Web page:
I had made plans to take the last photograph on this day, the 31st January 2020, the day when UK leaves the European Union and the last day when I would be taking photographs for the London Archive. I will be at work until 4.45pm, a few minutes before the sunset and it would still be light enough to take that one last shot, or more, if I chose the location well and stayed within 10 minutes walking distance from the coffee shop.
The last photograph would be of The Last Photograph because I would give it that importance by taking it and announcing it. It could therefore be of anything. However, this day signifying what it does, it would be ludicrous to think that I would have the mental strength to wander about with my camera in my usual manner.
In search for a view to turn my camera to, I gravitated, for obvious reasons, towards the river. The Thames is perhaps why London came to being at all, it is the original route to and from the city and it separates -and in doing so also connects- South and North London. However, to take the last photograph in this way felt false and contrived. I thought of other options, for example photographing whatever view I could get of 10 Downing Street, but despite the justified reasons for any of them to qualify for the meaningful Last Photograph, none of these options were meaningful enough.
So I came to think of an evening almost four years ago when I took the first photograph. This project started then, without me knowing, when I stopped at the traffic lights and looked around me. I saw nothing particularly memorable in itself but the view was still ingrained in me, perhaps because of what I had lost that night. Although it was not taken with my Rolleiflex but with camera obscura of my mind and although this project hadn’t even crossed my mind yet, I still consider this mental image, this memory, to be the first photograph I took for the London Archive.
I was content for a few days thinking that this view, whatever it looked like now, in whatever weather conditions, would be the Last Photograph. Then I simply decided otherwise. Like the first photograph, which has been engraved only in my mind, so would the last one be. I won’t take a photograph of that junction or of anything else on this day, the 31st January 2020. I will only walk through that junction and let my memory do its tricks.
I now look back, like photographs used to make people do. I can’t remember much about how the world appeared before everything changed, before that rude political awakening in June 2016, like I can seldom remember buildings along my commute which have been demolished and replaced by something new, after being hidden behind the blotches of scaffolding for several weeks. I don’t wish to dwell on politics however, not here, not now. Everything has been, and will continue to be, said about these circumstances. Instead, I remember and I seem to keep remembering the obscure, the casual and the peripheral; the words and gestures which occurred and twirled in the flux of life but which nevertheless mattered.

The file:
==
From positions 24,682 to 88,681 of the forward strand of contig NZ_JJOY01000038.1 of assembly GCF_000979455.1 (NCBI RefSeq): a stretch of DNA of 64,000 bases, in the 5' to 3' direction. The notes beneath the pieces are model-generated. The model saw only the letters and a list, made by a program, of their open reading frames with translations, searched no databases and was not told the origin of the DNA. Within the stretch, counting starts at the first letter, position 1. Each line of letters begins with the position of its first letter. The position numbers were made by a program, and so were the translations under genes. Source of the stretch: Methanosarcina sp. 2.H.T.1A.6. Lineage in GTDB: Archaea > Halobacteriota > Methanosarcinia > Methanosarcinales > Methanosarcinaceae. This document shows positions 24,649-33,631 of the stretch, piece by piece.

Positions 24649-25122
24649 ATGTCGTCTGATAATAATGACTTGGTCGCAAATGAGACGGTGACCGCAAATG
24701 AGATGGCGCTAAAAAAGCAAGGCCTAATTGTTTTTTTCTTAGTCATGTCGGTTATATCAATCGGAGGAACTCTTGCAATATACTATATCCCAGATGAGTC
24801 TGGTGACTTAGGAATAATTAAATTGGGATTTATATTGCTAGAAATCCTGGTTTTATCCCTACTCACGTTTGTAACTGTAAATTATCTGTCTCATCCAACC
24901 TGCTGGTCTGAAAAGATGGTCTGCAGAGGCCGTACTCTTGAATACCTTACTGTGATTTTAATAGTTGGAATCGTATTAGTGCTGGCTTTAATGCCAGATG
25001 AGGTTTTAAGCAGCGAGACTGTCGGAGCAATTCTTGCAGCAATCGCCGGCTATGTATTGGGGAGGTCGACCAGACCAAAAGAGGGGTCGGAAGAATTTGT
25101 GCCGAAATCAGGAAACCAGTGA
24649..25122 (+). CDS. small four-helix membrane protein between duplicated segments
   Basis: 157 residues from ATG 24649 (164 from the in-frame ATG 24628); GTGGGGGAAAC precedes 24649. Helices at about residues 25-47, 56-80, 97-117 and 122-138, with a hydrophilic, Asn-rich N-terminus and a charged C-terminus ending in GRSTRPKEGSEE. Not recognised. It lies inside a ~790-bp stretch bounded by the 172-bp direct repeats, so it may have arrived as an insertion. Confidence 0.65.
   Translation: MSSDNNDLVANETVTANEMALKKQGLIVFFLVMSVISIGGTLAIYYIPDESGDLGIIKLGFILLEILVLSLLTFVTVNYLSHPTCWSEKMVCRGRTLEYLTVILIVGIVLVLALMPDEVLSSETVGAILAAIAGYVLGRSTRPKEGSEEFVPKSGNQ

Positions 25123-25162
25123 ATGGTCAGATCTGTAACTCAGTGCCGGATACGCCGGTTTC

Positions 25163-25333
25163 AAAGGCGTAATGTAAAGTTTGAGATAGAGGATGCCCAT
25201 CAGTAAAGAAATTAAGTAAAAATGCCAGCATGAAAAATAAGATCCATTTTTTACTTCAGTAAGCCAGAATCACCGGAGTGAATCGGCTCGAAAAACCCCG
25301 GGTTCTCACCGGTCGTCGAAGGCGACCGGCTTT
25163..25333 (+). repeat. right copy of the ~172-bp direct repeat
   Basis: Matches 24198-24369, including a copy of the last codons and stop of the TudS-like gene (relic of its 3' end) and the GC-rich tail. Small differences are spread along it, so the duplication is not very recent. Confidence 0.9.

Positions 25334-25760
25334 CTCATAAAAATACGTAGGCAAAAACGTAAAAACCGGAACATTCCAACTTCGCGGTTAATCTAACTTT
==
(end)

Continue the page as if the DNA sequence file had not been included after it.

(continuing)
Inevitably there is a last photograph. I went to look for photographs in an area that I frequented at one time. I walked on the once so familiar street and recognised random marks and signposts, for example the door which I often mistook for the one I needed to go through. When I finally got to the spot and cautiously looked inside, I saw new occupants and their slogans. I didn’t stay but walked on and turned to a side street where I saw a construction site with its door open. That rare afternoon sunlight that was shining, how can I describe it? It is always Light that I photograph, that I attempt –and that is all I can do – to catch, to capture, to hold onto, all those worn out words which nevertheless are true. That photograph was the last frame of the roll so I put in a new one and continued, guided by a hazy sense of where I should go. I wanted to take a photograph of one particular corner but when I found it, it didn’t appear as it had done on another spring night a few years ago. Perhaps I had had one too many then. I certainly remember giving a hug or two that were tighter and longer than my sober ones.
That night was one among many nights and days when we all played our roles, said our lines but thought our thoughts to ourselves and lived our lives not knowing what we meant to each other.
I made a few attempts to compose a photograph of that corner but eventually gave up and wandered off. I found no other photographs on that day. The photograph of the construction site ended up being the last image I took for the London Archive. It seems apt because London is continuously under construction, under erasure and always changing and also because we walk from one era to another, from a beginning to a closure, unannounced and without a warning.
© Carita Silander